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Get the latest coverage of the 2021 Florida legislative session in Tallahassee from our coverage partners and WUSF.

Anti-Rioting Bill Is A 'Lazy' Effort To Deter Protests, Hillsborough State Attorney Says

man speaks in front of seal on a wall
Hillsborough State Attorney's Office

The proposed bill would increase penalties for participating in any violent or disorderly assembly, including a ban on working for the state, as well as allowing no bond or bail for anyone charged with a crime related to rioting or looting.

A bill that would crack down on protestors cleared its final Florida House committee Wednesday, but a Tampa Bay area state attorney has come out against it.

On a 14-7 vote along party lines, the Florida House Judiciary Committee approved the “Combating Public Disorder Act,” also known as HB1.

It now heads to a vote by the full House.

Before that happened, Hillsborough State Attorney Andrew Warren sent a letter to lawmakers urging them to vote it down.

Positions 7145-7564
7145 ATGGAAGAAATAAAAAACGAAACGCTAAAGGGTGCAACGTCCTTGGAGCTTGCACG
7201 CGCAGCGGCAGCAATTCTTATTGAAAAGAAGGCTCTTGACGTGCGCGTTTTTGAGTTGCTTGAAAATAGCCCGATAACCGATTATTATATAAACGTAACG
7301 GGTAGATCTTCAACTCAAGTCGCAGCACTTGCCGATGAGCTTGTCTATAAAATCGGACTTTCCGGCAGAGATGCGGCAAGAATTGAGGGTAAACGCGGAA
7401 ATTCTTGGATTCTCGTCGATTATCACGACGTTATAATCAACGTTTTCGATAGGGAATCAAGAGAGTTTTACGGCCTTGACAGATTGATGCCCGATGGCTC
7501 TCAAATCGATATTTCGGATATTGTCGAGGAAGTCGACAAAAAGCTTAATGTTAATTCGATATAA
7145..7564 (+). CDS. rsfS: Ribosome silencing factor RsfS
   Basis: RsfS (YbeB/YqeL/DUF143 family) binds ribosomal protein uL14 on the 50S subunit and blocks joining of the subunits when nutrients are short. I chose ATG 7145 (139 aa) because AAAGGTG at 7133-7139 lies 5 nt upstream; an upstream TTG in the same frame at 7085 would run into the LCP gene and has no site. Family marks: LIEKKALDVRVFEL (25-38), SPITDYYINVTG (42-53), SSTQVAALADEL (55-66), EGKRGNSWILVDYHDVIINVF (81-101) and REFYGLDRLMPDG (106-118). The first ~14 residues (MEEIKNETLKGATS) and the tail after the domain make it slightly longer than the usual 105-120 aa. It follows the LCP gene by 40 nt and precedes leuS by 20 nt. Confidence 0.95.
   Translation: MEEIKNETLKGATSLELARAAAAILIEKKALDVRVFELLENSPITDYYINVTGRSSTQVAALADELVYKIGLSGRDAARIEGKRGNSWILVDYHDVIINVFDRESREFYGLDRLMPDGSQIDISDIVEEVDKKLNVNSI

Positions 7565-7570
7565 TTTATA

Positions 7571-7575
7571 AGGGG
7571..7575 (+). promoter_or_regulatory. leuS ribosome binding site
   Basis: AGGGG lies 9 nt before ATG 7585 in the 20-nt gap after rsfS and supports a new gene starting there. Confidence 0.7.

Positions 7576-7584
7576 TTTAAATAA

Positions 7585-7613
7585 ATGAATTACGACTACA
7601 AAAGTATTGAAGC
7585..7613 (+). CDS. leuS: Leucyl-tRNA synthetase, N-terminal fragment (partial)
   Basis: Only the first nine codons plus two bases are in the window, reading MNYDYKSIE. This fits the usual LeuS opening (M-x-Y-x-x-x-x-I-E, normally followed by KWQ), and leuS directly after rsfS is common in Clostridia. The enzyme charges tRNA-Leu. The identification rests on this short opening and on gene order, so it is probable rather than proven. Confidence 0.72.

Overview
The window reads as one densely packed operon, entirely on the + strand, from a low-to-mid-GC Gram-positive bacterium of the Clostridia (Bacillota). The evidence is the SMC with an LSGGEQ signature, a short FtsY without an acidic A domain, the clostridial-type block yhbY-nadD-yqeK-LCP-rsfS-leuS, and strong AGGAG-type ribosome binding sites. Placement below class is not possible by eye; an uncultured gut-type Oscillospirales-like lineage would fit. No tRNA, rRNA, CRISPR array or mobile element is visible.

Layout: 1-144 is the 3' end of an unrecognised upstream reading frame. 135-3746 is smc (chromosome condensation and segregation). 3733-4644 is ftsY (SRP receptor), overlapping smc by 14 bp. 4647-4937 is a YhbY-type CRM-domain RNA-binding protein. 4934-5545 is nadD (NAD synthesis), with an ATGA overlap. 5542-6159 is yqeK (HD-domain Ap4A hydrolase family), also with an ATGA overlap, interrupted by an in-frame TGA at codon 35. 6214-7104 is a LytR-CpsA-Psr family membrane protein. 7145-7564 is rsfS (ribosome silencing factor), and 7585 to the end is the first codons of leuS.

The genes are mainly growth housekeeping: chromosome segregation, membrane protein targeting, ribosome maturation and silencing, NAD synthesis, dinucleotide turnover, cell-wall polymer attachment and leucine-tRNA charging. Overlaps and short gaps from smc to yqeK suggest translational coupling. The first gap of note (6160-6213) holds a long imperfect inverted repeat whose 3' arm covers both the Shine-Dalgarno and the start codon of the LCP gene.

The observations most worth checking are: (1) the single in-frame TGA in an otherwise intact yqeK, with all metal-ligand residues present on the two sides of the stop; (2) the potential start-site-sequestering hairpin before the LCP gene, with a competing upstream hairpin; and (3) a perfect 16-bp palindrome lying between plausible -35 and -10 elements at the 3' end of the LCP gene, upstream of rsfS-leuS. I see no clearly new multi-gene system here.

He said that the proposed law is “a solution in search of a problem,” and that it does nothing to help law enforcement.

“It simply creates new laws, it enhances existing penalties, which is a really ineffective and frankly, lazy way to improve public safety,” said Warren.

Warren said he believes the bill is a throwback to an older form of governing.

“It really doesn't promote the long-term safety of our communities. It's that failed, tough on crime myth from a prior generation.”

The state attorney for Florida’s 13th Judicial Circuit also expressed concern over the politics behind the bill, a priority of Gov. Ron DeSantis and other leading Republicans.

“My fear is that this bill is political theater, that this is people who aren't serious about finding solutions,” said Warren. “Instead (they) are just trying to come up with bumper sticker slogans that don't actually help the needs of our community.”

Warren accused Republican lawmakers of contradicting their principles, saying that the bill takes the ability to fund policing away from local governments.

“That's supposed to be a conservative principle of small government. But now we have a bill that takes away local control, and puts it in the hands of…people in Tallahassee,” he said.

Warren believes that the bill is likely to face constitutional challenges, as he feels it over criminalizes the right to freely assemble.

He added that if it becomes law, he will not prosecute any peaceful protestors just because they are in the presence of someone else who may commit a crime.

The Senate companion bill, SB 484, has yet to be scheduled for a vote in front of any of the three committees set to hear it.

I am a WUSF Rush Family/USF Zimmerman School Digital News Intern for the spring 2022 semester; this is my second internship with the station.